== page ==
The Need for Employees Who Think Like Hackers – Or Are Hackers

Charlie Sheen references are everywhere. I got an email today with the subject line: Hackers, Duh Winning.

 By Sue Poremba | Posted Apr 21, 2011
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Charlie Sheen references are everywhere. I got an email today with the subject line: Hackers, Duh Winning.


The email came from the Identity Theft Resource Center (ITRC) and it reported:

ITRC has found that hacking accounted for the largest number of breaches in 2011 year-to-date. Almost 37% of breaches between January 1st and April 5th were due to malicious attacks on computer systems. This is more than double the amount of targeted attacks reflected in the 2010 ITRC Breach List (17.1%).

Then I read an article on ZDNet that stated:

The next arms race is on and the governments involved are speeding to amass the expensive weaponry of 21st century battle — hackers.
No one, it seems, has enough and acquiring the cyber-security talent capable to conduct offensive and defensive operations is sending salaries for hackers through the roof, according to recent reports.

Perhaps the way to defeat the problem of hacking is to bring the hackers from the dark side to the right side. But hiring a work force with the right technical skills to understand the way a hacker thinks isn't easy. Again from the ZDNet article:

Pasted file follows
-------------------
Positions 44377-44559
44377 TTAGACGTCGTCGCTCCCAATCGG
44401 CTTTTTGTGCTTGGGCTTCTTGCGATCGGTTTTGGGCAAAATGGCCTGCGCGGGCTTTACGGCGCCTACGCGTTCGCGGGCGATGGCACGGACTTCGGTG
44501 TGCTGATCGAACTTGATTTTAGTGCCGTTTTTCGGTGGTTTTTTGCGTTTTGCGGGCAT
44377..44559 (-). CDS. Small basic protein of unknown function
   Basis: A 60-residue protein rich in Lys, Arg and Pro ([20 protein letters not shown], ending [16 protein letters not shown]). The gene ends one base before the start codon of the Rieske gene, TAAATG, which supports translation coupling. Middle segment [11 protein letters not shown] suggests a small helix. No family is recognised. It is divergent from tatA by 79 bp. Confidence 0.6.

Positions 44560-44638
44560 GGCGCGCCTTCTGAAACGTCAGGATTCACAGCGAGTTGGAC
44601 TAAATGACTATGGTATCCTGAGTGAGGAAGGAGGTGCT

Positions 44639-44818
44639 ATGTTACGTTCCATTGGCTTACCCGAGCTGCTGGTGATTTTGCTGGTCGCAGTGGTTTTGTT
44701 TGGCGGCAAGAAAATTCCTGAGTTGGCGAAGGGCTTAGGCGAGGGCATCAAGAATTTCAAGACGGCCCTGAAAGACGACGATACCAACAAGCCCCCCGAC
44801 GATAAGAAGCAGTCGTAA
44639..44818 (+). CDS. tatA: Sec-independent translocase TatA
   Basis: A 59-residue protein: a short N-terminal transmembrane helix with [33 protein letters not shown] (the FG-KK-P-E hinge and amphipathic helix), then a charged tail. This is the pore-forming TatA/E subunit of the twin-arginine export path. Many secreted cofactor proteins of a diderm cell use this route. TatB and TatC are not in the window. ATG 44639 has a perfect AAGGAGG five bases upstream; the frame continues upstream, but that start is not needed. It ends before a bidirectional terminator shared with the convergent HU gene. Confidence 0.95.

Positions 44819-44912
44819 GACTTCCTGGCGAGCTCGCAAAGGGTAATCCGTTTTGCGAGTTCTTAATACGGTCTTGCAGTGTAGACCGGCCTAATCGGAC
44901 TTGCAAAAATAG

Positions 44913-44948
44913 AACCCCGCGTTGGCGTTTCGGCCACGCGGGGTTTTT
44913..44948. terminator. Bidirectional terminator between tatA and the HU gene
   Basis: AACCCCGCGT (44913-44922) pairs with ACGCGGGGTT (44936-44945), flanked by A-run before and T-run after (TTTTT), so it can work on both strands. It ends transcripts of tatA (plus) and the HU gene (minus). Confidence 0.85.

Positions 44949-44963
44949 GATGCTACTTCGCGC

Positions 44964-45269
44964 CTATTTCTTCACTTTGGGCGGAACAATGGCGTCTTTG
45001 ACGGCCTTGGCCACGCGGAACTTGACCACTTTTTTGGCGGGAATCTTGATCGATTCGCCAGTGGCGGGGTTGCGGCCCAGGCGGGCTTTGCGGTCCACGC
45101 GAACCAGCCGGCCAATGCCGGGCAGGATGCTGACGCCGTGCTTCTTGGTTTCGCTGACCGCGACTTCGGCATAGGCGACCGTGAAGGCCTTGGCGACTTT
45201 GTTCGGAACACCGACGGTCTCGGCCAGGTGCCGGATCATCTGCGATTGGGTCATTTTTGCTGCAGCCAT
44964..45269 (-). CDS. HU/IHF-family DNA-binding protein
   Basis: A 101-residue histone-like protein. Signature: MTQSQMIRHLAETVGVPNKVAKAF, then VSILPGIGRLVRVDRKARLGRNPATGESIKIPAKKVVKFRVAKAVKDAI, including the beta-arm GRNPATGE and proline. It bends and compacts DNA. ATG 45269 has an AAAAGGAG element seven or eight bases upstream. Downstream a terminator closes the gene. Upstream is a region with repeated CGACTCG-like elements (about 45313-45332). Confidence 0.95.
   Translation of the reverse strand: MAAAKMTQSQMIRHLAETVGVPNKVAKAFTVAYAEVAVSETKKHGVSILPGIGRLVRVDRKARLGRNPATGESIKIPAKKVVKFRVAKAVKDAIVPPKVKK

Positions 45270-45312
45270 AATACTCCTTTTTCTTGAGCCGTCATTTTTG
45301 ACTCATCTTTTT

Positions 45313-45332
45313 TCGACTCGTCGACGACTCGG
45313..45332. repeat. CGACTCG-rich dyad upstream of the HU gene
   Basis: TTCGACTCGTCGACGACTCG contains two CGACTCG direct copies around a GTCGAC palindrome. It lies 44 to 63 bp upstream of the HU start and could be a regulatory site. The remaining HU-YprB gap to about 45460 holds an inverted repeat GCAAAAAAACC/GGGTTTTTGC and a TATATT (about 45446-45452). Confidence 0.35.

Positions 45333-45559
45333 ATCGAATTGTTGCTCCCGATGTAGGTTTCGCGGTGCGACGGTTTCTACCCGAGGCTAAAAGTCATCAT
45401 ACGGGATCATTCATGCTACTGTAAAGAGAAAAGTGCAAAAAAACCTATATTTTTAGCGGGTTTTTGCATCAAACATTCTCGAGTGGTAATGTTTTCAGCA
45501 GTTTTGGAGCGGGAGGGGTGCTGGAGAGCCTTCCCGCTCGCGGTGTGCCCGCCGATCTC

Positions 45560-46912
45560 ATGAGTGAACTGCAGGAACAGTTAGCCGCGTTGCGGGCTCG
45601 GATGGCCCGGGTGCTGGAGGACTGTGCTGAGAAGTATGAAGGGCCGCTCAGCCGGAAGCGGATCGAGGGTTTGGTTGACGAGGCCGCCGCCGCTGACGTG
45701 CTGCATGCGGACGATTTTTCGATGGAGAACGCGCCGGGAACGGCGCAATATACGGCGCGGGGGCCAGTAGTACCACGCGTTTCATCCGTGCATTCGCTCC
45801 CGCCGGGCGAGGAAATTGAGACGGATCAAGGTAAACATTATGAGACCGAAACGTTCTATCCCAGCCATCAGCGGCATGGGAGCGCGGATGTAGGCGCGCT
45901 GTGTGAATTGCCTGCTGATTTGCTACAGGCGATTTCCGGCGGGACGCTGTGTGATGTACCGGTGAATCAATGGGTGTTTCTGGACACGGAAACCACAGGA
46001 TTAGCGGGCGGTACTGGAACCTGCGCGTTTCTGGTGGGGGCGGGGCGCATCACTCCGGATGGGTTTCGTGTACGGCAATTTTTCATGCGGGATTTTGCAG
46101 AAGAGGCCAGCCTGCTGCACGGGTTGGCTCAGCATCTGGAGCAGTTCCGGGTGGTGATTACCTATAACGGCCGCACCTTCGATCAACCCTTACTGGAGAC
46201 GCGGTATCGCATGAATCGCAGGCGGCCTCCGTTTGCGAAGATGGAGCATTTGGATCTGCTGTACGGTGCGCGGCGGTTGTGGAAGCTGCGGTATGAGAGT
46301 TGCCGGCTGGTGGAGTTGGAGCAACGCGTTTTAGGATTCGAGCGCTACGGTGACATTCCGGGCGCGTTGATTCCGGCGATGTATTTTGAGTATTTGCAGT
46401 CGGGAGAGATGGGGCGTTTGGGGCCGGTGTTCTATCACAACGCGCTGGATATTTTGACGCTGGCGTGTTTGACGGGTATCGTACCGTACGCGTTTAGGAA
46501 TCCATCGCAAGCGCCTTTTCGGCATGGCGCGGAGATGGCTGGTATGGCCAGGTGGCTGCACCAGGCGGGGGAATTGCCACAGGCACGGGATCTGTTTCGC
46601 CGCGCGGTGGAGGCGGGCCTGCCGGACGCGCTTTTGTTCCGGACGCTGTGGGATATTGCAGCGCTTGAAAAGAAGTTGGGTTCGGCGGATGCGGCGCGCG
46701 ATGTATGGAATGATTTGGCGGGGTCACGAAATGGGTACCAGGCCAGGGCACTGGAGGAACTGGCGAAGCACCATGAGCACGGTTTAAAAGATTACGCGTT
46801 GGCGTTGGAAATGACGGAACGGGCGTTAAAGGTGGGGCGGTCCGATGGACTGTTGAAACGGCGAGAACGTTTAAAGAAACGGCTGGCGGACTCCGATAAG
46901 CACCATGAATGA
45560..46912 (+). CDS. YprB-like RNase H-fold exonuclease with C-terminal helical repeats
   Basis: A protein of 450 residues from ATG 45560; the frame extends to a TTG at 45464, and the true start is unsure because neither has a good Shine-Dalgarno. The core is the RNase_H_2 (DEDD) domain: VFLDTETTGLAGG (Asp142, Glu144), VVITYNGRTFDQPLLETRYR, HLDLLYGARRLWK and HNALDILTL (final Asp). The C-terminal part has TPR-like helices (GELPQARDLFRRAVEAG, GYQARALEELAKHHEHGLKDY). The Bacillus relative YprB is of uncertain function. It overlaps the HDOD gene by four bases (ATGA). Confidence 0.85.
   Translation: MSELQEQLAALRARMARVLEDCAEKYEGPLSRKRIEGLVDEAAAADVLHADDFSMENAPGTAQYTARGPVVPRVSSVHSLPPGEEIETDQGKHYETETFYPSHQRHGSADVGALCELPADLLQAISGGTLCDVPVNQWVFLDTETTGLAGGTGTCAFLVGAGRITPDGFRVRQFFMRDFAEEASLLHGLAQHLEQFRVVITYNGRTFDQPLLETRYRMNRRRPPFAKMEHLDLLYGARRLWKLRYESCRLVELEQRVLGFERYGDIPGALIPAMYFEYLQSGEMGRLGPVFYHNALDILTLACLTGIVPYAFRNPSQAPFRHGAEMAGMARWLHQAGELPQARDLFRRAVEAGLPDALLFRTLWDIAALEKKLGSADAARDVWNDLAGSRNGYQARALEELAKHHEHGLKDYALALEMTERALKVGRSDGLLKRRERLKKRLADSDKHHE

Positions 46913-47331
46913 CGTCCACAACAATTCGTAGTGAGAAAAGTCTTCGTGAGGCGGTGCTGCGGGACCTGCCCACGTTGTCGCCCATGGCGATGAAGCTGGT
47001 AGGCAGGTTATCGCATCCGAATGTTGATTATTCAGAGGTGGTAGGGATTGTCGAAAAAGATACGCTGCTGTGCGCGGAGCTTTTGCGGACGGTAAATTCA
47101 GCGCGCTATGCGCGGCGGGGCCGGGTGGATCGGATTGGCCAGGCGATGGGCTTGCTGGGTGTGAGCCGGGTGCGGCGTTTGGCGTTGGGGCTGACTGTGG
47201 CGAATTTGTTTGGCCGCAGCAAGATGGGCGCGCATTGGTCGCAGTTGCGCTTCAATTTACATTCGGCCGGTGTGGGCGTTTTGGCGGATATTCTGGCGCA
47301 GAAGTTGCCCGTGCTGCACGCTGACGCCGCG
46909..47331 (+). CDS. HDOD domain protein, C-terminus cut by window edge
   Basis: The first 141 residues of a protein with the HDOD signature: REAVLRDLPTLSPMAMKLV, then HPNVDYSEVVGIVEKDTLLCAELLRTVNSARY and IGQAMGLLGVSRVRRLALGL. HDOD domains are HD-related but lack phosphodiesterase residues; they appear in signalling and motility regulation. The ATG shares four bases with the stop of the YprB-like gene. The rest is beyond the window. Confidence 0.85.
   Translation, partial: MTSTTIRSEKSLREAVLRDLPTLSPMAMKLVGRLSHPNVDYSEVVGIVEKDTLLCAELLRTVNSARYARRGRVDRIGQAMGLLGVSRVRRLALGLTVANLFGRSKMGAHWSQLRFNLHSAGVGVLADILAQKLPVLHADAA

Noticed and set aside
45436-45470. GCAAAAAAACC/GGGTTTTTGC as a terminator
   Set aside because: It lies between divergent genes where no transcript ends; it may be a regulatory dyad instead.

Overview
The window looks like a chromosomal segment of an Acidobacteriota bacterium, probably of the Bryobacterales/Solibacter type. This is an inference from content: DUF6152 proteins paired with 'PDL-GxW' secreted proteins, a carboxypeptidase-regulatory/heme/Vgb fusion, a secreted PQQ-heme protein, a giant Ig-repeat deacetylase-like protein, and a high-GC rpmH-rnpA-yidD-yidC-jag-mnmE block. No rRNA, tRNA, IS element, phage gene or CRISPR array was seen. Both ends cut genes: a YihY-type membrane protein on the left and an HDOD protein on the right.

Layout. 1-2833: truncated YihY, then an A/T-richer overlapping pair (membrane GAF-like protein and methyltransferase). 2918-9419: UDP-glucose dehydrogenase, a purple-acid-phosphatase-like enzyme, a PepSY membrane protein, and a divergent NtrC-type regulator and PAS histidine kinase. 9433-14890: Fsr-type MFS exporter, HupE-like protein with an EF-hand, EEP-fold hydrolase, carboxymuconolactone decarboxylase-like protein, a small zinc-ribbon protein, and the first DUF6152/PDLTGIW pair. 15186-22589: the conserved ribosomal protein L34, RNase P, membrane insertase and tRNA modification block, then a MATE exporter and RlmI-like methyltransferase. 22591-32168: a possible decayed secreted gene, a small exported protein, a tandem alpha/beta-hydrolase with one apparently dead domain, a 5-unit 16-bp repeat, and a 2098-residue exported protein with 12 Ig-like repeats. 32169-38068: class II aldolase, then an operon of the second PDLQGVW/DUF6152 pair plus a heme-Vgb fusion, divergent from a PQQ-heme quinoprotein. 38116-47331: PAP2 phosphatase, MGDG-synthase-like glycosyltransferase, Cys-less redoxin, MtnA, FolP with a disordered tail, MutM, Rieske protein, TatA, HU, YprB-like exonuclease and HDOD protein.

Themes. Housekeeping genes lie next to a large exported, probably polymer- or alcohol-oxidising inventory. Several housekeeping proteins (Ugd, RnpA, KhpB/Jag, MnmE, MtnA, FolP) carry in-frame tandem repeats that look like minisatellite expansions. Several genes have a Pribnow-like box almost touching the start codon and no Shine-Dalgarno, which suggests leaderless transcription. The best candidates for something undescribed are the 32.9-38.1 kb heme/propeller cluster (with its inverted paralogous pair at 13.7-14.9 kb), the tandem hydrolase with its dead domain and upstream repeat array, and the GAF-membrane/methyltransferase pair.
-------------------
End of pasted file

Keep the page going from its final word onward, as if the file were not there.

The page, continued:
The most frequently quoted accounts of the shortfall come from Jim Gosler, a veteran cyber-security specialist and former official of the CIA, the National Security Agency and the Department of Energy. In 2008 Gosler estimated that the United States needed between 20,000 and 30,000 technicians with the requisite skills to defend cyberspace. At the time, he said there were about 1,000. Most security experts say the number still holds at about 1,000, a 97 percent shortfall. 

When you read articles that talk about the risk to our infrastructure, as well as identities, it isn't hard to understand why it is critical to have the right cyber work force as the first line of defense.

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